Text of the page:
Researchers at the University of Iowa’s National Advanced Driving Simulator are in the process of getting a patent for a much smaller and more portable driving simulator. The units have been dubbed "MiniSims" and Omar Ahmad, the assistant director of the project, says they run on just two computers.
"Something that used to take a lot more room — an entire room sometimes — is now packaged in less than a quarter of the size," Ahmad says. The U-of-I research team has been working for eight years on this technology and they hope to sell these lower-cost and portable driving simulators, most likely through a company that would buy a license to market the machines.
The ultimate consumers for "MiniSims" might include pharmaceutical companies testing whether certain drugs cause driving impairment or researchers at other universities testing whether certain medical conditions impact a patient’s driving abilities.
"We’ve had people contact us specifically for these types of applications the past couple of months and the past couple of years," Ahmad says. The U-of-I has trademarked the "MiniSim" name. Ahmad says eventually they hope to adapt the software so a driving simulator could be loaded on a laptop.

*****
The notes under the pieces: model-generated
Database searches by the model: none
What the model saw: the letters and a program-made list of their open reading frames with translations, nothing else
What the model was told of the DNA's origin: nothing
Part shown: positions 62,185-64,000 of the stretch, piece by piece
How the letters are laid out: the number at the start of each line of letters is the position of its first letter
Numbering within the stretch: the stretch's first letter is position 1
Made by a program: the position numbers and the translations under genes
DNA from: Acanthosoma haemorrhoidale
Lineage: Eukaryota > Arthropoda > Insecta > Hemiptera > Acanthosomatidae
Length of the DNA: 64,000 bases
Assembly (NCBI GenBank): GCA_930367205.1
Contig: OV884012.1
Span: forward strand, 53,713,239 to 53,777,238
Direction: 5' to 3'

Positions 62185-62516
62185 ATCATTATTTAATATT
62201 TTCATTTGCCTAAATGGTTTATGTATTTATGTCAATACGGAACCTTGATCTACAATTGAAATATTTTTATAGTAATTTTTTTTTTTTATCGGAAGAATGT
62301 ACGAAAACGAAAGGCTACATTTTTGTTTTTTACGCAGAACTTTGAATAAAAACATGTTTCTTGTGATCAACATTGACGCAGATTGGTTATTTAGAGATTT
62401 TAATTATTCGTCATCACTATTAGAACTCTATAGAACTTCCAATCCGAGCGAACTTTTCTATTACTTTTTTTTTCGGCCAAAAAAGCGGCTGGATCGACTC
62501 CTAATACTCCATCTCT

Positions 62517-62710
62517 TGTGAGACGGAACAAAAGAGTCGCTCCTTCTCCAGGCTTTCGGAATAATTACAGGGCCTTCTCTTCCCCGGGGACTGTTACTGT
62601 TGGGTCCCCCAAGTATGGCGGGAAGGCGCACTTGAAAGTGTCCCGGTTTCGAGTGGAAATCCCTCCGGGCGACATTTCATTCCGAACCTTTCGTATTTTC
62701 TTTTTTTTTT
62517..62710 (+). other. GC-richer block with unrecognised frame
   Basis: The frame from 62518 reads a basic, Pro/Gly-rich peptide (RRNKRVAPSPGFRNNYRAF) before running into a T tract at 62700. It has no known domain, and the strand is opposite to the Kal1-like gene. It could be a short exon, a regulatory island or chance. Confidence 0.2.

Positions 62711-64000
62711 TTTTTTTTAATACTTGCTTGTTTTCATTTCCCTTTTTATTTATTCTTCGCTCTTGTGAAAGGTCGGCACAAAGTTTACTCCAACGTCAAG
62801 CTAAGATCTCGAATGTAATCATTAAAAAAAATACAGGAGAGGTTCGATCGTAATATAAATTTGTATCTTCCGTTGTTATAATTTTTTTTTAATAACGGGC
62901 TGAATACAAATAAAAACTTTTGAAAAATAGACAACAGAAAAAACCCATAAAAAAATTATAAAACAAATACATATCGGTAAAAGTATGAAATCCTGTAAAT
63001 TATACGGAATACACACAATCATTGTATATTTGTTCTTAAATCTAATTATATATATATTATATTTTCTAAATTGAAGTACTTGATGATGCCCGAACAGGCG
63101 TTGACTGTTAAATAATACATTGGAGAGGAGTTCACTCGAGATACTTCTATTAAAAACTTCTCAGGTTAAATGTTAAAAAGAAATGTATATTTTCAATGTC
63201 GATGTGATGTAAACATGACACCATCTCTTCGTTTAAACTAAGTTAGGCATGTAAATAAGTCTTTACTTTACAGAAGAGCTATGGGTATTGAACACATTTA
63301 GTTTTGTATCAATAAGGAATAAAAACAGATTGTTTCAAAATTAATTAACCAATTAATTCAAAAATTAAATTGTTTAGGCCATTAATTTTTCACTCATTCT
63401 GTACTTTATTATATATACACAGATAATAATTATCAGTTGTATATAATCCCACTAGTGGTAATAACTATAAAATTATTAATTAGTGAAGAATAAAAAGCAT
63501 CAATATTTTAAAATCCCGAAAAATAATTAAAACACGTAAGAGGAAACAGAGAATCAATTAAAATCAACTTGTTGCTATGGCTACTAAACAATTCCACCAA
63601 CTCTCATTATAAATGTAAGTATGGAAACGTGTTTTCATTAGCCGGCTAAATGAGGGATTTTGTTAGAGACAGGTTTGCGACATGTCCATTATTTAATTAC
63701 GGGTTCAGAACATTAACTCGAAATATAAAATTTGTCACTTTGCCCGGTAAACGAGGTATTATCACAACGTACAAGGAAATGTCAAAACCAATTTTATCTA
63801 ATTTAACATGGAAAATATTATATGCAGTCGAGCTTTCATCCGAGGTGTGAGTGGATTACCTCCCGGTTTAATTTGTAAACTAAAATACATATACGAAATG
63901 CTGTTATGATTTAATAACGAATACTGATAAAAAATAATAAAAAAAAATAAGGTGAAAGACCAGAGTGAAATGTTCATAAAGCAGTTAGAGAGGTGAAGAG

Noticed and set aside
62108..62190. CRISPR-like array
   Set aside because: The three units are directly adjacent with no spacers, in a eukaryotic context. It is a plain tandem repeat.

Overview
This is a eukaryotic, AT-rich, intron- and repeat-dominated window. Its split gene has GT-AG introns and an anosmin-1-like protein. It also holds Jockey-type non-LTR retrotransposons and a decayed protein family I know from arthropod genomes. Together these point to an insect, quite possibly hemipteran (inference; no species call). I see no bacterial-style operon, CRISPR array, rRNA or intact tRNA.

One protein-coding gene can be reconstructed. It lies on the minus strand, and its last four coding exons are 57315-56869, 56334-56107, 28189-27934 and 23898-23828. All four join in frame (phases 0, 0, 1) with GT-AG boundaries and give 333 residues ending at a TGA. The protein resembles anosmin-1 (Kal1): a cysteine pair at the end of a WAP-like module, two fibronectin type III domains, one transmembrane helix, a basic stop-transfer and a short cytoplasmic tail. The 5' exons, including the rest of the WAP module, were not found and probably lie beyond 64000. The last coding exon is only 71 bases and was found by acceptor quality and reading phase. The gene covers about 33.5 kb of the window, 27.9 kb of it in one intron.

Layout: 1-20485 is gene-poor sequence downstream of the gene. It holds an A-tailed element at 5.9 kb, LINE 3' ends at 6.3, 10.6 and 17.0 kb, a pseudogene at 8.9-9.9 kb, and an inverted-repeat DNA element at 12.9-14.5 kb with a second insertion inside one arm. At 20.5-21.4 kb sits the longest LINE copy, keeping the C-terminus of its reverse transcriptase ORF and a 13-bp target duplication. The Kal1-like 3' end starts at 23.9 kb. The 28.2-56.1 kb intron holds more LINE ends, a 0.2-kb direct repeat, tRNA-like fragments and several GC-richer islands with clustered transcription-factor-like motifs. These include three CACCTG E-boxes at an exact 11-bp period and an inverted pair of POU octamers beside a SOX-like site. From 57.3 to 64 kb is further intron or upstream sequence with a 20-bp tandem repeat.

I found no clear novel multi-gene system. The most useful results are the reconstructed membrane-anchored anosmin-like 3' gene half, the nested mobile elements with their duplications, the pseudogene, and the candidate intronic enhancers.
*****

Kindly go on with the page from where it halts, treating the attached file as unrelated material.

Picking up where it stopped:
"Applying this research so it becomes a packaged technology that becomes a lot more accessible to end users," he says. One of the biggest hurdle to converting the program to a laptop, though, is the small screen. The National Advanced Driving Simulator at the University of Iowa offers a 180-degree view of the virtual "road" courtesy of three plasma displays, plus there’s an actual steering wheel, pedals, a shifter and other instruments that make the user feel as if he is driving an actual vehicle.
Converting that experience to a smaller-scale is not only difficult because of the size of a laptop screen, but Ahmad says using a laptop’s joystick isn’t quite the same as a steering wheel and pedals either.